The U.S. Congress is mulling a bill that would allow states to charge online shoppers a sales tax just like they would pay in brick-and-mortar stores. But that prospect has many of Tennessee’s Republican politicians, both in Washington and Nashville, at seeming odds.
Dubbed the “Marketplace Fairness Act of 2013,” the law would give Tennessee the power to collect sales tax from online retailers when state residents buy from them.
Internet sales-tax supporters like U.S. Sen. Lamar Alexander, R-Tennessee, who helped shepherd the bill through the Senate earlier this month, contend that the change would put online businesses on an equal playing field with physical retailers.
Currently, consumers who shop online are technically supposed to file a sales tax on those purchases themselves, but very few actually do, giving Internet stores a price advantage.
Tennessee Gov. Bill Haslam, appearing alongside Alexander at a groundbreaking ceremony in Clarksville, Friday, echoed the senator’s support for the measure.
“The reality is it’s not a new tax; It’s due us.” Haslam, himself a Republican, told reporters. “It’s a tax that all these retail stores around here, they’re all paying when folks shop there and it’s really an unfair advantage. So we want those folks to collect the tax that the state is due.”
But some GOP lawmakers from the state aren’t so sure.
Glenn Jacobs, a professional wrestler turned political activist, caused a buzz last week when the libertarian website Reason.com reported that he’s considering a primary run at Alexander. Jacobs, known to WWE fans as “Kane,” has been rattling the Tennessee establishment GOP’s cage in recent weeks with pointed criticisms at state leaders like Haslam, Alexander and Lt. Gov. Ron Ramsey for their support of an Internet sales tax.
Some state lawmakers from the Republican supermajority meanwhile have been suggesting they would only go along with an online sales tax if rates were cut somewhere else, making the whole enterprise “revenue-neutral” for government and Tennessee shoppers as a whole.
State Sen. Frank Niceley, R-Strawberry Plains says he opposes the legislation, in part, because he’s concerned about Washington overreach in state revenue matters.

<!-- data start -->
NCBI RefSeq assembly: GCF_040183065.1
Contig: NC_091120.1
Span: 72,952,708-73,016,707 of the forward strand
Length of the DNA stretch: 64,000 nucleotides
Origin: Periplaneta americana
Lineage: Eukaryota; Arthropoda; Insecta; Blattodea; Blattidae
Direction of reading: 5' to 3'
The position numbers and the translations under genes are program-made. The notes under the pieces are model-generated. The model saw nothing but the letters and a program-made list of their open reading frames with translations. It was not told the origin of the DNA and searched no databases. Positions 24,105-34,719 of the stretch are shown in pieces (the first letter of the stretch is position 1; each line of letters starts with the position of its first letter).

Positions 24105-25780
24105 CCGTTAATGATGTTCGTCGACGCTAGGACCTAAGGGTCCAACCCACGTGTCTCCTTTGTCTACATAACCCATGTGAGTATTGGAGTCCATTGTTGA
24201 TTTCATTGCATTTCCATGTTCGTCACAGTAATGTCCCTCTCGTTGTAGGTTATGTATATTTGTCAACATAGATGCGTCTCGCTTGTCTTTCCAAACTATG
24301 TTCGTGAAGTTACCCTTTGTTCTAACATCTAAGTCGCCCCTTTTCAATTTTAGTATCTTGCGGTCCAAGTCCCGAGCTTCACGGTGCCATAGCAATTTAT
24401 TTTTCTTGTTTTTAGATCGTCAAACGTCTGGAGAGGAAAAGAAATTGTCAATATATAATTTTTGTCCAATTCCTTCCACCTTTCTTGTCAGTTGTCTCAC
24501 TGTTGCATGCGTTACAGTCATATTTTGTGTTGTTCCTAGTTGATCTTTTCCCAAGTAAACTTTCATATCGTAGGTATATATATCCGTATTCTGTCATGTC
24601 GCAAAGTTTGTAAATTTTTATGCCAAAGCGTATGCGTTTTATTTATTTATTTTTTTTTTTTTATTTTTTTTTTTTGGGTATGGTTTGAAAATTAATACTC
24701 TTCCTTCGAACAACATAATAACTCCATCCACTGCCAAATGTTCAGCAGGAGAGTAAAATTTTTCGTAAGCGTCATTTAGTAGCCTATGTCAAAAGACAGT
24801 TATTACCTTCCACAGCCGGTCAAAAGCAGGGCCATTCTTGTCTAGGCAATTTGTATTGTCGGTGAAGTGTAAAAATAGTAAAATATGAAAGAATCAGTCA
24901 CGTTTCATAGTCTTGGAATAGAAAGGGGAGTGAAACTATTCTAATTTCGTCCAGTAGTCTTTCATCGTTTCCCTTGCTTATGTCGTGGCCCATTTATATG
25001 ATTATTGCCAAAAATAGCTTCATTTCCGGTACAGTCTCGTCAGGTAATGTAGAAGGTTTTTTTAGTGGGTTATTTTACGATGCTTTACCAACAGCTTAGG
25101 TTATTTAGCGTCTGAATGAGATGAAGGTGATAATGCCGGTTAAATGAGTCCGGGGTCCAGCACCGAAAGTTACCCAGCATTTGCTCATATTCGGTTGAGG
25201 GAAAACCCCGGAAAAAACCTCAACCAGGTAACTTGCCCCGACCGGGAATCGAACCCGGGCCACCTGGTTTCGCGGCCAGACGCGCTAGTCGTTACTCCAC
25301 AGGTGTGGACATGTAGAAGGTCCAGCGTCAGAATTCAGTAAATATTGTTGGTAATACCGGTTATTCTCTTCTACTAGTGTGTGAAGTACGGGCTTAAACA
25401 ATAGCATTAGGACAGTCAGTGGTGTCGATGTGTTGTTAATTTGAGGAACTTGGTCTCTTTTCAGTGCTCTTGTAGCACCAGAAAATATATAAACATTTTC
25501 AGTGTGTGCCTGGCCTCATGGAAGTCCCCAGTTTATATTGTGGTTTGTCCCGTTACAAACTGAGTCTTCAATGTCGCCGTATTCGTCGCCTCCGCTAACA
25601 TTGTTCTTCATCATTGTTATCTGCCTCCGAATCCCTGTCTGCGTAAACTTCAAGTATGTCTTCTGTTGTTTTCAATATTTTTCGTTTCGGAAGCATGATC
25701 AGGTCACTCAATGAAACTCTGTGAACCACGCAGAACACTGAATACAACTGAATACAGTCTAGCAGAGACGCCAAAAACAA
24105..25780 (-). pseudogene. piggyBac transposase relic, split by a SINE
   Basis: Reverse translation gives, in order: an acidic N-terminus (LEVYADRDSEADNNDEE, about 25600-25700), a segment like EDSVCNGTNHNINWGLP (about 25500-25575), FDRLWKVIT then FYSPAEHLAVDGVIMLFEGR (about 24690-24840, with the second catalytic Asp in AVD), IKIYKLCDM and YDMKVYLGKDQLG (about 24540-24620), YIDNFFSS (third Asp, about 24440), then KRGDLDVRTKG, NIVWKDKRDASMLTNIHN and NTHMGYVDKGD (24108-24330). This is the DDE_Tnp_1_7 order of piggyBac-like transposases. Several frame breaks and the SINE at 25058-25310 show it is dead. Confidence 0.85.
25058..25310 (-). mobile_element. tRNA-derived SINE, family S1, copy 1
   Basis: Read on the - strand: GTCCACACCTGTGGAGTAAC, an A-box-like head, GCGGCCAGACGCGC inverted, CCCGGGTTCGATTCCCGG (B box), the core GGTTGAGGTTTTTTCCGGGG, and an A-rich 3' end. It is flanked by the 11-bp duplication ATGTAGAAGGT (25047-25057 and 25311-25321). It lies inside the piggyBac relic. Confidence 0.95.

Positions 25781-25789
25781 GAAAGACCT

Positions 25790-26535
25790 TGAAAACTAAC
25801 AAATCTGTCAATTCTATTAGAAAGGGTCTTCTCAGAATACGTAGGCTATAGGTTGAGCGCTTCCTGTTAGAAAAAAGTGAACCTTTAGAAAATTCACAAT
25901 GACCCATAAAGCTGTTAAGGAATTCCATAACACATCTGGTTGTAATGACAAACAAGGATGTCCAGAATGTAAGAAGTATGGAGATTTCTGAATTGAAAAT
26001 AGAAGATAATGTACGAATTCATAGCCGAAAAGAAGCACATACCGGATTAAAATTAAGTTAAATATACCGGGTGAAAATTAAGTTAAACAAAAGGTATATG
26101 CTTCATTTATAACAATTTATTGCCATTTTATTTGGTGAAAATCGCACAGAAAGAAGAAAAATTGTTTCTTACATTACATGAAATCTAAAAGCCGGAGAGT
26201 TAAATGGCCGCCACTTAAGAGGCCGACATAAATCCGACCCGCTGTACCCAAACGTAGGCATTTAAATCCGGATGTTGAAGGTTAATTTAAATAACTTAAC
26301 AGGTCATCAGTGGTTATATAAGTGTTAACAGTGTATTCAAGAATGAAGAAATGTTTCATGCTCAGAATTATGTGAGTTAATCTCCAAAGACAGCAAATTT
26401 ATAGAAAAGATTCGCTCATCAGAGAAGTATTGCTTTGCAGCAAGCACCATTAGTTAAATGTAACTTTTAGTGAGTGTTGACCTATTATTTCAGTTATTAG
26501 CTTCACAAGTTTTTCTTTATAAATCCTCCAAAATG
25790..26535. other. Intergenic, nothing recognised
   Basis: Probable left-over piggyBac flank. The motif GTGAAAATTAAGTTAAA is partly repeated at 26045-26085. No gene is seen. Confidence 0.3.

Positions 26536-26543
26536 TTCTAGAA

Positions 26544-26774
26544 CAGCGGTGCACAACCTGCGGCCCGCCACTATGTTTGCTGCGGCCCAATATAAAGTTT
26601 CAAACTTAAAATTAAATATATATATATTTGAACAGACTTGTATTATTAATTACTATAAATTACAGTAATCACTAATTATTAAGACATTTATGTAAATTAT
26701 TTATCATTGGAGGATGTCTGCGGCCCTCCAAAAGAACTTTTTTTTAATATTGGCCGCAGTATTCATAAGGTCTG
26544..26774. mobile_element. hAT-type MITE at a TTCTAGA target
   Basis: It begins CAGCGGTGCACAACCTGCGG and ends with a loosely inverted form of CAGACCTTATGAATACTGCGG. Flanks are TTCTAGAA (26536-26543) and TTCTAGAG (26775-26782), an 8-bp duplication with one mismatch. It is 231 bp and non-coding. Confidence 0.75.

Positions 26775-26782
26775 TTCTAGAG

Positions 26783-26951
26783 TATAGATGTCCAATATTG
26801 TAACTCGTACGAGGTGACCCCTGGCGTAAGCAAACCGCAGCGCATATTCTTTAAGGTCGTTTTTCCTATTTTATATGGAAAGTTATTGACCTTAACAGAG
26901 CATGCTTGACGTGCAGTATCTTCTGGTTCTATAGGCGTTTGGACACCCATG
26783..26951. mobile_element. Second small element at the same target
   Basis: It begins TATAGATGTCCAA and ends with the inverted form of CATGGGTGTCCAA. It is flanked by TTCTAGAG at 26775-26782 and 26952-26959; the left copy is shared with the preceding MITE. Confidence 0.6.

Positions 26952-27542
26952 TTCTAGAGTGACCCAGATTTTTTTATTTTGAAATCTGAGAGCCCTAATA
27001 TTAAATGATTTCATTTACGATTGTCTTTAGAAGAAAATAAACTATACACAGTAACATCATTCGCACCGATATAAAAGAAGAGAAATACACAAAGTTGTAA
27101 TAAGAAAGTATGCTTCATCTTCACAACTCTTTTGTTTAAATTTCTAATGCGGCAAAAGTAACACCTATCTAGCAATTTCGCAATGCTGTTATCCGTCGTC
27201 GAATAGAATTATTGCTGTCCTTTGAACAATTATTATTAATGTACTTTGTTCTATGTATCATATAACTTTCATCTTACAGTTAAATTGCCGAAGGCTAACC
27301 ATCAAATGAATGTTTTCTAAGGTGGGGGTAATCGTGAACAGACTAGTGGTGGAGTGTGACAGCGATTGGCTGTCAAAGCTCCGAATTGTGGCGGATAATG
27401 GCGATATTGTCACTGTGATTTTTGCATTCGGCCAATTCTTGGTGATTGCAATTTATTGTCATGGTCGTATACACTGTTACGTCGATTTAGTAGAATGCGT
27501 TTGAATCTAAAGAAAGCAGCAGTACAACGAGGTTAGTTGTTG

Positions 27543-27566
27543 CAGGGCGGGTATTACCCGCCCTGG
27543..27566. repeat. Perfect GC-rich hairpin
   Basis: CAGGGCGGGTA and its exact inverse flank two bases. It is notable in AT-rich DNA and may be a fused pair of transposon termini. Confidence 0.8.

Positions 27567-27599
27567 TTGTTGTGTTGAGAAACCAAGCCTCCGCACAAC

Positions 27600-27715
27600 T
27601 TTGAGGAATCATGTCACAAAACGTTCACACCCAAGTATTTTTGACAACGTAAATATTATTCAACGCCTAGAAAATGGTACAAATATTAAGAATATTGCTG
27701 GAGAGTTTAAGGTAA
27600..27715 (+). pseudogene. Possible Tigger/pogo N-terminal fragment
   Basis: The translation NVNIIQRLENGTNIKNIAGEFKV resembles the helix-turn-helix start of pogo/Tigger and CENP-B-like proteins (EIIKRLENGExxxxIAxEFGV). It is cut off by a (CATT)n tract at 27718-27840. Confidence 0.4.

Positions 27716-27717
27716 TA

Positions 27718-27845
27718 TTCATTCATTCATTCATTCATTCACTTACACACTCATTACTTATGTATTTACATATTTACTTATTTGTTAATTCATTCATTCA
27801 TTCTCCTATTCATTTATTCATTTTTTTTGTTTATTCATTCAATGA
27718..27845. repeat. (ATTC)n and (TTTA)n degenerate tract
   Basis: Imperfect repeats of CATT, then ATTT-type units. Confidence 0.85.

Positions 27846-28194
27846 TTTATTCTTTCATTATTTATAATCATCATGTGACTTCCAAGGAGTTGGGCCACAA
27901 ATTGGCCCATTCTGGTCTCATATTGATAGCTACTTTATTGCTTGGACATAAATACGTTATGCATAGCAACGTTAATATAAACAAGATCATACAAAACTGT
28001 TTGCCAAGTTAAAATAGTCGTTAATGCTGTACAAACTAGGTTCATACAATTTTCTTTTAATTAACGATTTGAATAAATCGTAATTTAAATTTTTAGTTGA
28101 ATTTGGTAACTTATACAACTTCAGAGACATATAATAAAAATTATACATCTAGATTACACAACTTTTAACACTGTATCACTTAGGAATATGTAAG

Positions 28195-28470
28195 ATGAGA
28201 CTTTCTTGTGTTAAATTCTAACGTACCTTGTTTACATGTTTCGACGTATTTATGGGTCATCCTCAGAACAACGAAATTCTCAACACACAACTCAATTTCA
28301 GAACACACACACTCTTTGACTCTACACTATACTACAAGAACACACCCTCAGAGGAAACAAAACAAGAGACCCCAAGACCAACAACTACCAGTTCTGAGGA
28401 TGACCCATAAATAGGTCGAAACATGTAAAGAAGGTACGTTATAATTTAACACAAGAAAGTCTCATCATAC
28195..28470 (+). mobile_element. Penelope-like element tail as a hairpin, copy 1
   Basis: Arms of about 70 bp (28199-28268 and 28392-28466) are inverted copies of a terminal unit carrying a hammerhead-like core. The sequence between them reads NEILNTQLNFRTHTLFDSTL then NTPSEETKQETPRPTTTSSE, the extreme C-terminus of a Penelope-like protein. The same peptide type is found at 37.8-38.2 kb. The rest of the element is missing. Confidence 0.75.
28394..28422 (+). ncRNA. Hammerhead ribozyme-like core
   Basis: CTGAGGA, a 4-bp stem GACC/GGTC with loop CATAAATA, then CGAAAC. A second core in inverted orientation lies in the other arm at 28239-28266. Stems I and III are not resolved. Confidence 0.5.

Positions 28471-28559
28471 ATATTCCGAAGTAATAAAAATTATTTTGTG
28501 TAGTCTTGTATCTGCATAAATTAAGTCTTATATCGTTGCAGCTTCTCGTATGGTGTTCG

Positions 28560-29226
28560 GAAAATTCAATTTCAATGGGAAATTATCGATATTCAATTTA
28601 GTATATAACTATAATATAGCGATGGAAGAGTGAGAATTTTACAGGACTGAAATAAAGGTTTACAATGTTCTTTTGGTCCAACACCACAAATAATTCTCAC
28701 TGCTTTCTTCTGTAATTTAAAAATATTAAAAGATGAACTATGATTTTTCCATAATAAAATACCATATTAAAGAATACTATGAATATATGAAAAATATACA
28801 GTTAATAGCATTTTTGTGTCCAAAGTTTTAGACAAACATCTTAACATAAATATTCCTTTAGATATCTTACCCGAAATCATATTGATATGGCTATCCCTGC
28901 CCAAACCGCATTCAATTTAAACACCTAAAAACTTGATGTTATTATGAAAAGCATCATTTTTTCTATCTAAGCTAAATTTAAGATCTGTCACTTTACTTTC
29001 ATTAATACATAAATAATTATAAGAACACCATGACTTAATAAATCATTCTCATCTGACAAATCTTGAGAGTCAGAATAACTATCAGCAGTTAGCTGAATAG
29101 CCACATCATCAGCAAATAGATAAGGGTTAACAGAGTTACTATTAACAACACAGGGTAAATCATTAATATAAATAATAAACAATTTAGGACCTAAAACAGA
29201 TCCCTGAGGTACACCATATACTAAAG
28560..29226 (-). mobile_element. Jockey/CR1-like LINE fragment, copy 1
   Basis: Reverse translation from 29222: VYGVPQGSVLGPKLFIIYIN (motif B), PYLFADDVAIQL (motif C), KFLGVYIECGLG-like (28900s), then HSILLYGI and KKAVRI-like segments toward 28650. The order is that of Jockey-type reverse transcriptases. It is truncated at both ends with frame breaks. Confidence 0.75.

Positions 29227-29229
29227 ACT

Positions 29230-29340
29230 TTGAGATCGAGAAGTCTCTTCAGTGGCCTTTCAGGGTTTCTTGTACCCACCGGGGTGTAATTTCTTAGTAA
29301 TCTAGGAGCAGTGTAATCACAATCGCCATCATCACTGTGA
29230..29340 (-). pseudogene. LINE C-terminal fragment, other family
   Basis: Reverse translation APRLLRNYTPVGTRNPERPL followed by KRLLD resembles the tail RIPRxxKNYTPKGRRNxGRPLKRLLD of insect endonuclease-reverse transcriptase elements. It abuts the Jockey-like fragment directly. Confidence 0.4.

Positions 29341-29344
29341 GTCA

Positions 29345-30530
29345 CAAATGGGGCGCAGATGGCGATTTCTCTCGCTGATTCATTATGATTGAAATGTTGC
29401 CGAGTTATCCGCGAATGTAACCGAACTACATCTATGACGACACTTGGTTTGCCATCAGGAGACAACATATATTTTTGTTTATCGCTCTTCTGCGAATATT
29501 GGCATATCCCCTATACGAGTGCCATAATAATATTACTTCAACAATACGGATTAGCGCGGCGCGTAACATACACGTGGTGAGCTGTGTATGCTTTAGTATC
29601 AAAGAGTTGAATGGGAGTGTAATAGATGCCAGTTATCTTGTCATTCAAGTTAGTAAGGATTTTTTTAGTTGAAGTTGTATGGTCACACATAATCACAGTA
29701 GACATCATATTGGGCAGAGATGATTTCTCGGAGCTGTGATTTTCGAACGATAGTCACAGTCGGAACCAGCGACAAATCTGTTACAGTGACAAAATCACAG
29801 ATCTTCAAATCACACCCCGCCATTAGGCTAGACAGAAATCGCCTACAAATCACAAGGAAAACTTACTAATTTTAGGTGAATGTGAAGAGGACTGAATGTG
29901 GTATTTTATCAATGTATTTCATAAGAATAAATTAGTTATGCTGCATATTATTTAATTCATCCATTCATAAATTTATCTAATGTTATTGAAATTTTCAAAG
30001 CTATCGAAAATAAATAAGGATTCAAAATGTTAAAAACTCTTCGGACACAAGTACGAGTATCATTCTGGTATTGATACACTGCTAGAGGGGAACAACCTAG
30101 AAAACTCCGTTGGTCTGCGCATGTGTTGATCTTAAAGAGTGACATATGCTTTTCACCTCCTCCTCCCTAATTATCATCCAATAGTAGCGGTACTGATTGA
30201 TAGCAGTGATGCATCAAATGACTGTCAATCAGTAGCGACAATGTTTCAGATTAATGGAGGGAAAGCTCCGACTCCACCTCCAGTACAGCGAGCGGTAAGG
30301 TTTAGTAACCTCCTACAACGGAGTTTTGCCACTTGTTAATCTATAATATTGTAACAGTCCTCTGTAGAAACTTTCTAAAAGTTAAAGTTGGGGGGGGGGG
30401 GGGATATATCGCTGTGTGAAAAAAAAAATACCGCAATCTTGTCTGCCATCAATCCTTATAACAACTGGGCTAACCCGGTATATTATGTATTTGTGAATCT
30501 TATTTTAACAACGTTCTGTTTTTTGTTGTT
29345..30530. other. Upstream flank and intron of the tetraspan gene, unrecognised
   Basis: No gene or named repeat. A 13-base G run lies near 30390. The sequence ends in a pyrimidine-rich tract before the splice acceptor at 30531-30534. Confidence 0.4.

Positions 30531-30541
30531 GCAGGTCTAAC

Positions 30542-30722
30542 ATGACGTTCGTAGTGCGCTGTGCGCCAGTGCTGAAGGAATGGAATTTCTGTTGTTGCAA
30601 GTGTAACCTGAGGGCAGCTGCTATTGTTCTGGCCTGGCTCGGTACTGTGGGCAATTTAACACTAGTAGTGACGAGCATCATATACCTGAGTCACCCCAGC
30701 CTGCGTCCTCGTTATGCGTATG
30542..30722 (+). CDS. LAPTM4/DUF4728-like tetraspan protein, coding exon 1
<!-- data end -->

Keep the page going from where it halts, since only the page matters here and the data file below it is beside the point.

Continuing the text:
Niceley told TNReport he sees the Marketplace Fairness Act as “a way for the federal government to get their greedy, grubby hands on our sales tax.” But in the case that Congress does pass the law, Niceley says he’s already working on a bill to make sure it remains a wash for consumers.
“If they want to pass the internet tax, fine. We’ll cut it somewhere else,” Niceley said.
“Our first thought is take the sales tax off food. If they are going to pass this internet tax in the name of fairness with the bricks-and-mortar stores with the internet sales, then in fairness to the public, we need to make it revenue-neutral and take the tax off of food.”
Shelbyville state Sen. Jim Tracy and Lascassas state Rep. Joe Carr, both of whom are running in next year’s Republican primary against incumbent U.S. Rep Scott DesJarlais, have each said they favor the tax being revenue-neutral in Tennessee. DesJarlais hasn’t publicly stated a position on the Act.
During a recent campaign event, Tracy told a crowd, “We don’t need additional money at the state level…we need to cut spending at the state level.”
Tracy said if the Act passes he’d want to see state lawmakers and the governor “adjust the sales tax on groceries, do away with the Hall income tax, do away with other taxes.”
“At the state level, if it brings in additional revenue, it’s got to be revenue-neutral,” he said.
Friday, Gov. Haslam declined to say what he thought about such a plan.
“We haven’t even gotten the money yet, it’s a little early to start talking about what we’ll do with it,” the governor told reporters. “Until we have the funds, then we’ll have a discussion about what we do with it.”
“There’s a lot of discussion, we think it’s somewhere in the $350-400 or 450 million a year,” Haslam continued. “But right now there’s a lot of work to do in the House so it’s a little premature to talk about what we would do with the money.”